Argentina technically suffers record ninth default

Ratings agency Fitch downgrades the nation's foreign currency ratings


Argentina has technically suffered its ninth debt default in its history as the ongoing pandemic exacerbates an already troubled situation.

President Alberto Fernandez announced that the nation has unilaterally postponed the payment on $10bn (£8bn, €9.1bn) of dollar-denominated debt governed by Argentine law. By freeing the country from international default arbitration until the end of 2020 this move has provided the government with welcome breathing space and time to prepare for its eventual foreign currency payments.

The peronist-lite government of Mr Fernandez returned to power last year after centre-right leader Mauricio Macri failed to stabilise the Argentine economy and lost popular support.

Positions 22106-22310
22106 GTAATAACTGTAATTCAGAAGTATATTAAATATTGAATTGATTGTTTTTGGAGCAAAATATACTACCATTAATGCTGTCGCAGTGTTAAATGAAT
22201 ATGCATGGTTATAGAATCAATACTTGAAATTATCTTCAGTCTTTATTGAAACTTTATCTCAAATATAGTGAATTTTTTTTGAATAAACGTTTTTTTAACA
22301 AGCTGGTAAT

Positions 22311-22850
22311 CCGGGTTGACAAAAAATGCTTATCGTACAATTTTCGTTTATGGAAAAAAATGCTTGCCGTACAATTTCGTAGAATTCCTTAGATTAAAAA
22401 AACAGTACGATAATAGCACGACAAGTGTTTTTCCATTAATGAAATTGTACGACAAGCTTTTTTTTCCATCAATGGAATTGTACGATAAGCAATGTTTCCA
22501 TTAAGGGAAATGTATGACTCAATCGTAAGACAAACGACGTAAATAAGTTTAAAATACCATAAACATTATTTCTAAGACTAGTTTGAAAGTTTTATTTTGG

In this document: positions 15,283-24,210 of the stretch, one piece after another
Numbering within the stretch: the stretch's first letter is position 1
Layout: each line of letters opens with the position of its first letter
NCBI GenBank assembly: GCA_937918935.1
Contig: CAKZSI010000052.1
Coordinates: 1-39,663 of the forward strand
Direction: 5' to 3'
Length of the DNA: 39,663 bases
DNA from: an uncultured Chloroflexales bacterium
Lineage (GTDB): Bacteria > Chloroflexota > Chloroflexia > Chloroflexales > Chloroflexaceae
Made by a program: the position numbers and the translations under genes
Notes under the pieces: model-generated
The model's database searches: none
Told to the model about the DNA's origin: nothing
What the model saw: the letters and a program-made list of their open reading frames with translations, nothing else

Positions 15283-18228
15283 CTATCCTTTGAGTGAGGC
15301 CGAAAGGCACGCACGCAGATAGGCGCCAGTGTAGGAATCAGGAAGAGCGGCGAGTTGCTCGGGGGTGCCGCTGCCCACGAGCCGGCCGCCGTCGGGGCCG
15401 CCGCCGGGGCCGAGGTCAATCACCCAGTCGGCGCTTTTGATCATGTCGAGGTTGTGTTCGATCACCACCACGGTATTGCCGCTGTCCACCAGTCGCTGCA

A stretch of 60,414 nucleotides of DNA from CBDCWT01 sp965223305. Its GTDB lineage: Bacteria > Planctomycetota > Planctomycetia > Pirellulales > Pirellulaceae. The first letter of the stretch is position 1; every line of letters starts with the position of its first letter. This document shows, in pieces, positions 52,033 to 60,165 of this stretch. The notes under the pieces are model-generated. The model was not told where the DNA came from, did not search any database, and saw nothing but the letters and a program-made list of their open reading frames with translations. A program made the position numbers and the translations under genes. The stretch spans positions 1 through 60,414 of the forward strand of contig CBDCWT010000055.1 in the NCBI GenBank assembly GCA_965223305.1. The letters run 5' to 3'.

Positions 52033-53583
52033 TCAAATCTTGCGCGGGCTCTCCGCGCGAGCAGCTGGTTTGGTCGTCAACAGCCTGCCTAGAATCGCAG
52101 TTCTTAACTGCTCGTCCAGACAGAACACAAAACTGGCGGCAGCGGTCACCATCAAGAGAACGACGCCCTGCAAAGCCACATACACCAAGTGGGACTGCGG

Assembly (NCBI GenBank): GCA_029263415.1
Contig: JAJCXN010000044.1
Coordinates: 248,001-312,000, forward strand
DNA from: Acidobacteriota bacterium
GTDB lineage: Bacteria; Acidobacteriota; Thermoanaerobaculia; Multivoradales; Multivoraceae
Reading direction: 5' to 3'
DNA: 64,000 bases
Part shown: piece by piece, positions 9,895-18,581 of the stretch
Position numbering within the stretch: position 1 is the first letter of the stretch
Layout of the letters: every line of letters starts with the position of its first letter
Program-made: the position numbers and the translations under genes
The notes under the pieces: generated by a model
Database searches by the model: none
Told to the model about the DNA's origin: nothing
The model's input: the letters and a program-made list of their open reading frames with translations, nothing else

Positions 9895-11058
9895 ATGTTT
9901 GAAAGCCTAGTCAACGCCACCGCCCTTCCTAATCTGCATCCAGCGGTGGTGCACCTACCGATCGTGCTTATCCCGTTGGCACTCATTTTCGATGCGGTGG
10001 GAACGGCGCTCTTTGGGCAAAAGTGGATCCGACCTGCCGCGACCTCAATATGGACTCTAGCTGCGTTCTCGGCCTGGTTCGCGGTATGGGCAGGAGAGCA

Since assuming the role, the president, along with the economy minister Martin Guzman, has consistently argued that Argentina cannot pay its sizable public debt until the country emerges from its now two-year long recession.

Argentina only has 1,628 confirmed cases of the novel coronavirus, with 54 deaths. As in many other countries, however, the nationwide lockdown imposed to arrest Covid-19’s spread has inflicted significant economic pain. In 2020 thus far, the MERVAL index has fallen 35.39 per cent.

With the world wracked with this natural disaster, President Fernandez will hope that Argentina’s creditors, including the International Monetary Fund, will be more understanding when it comes to restructuring the $83bn of foreign debt he has been trying to restructure since taking office.

The ratings agency Fitch’s decision to downgrade Argentina’s foreign currency ratings to RD (restricted default) at the start of the week will do little to bolster such hopes.

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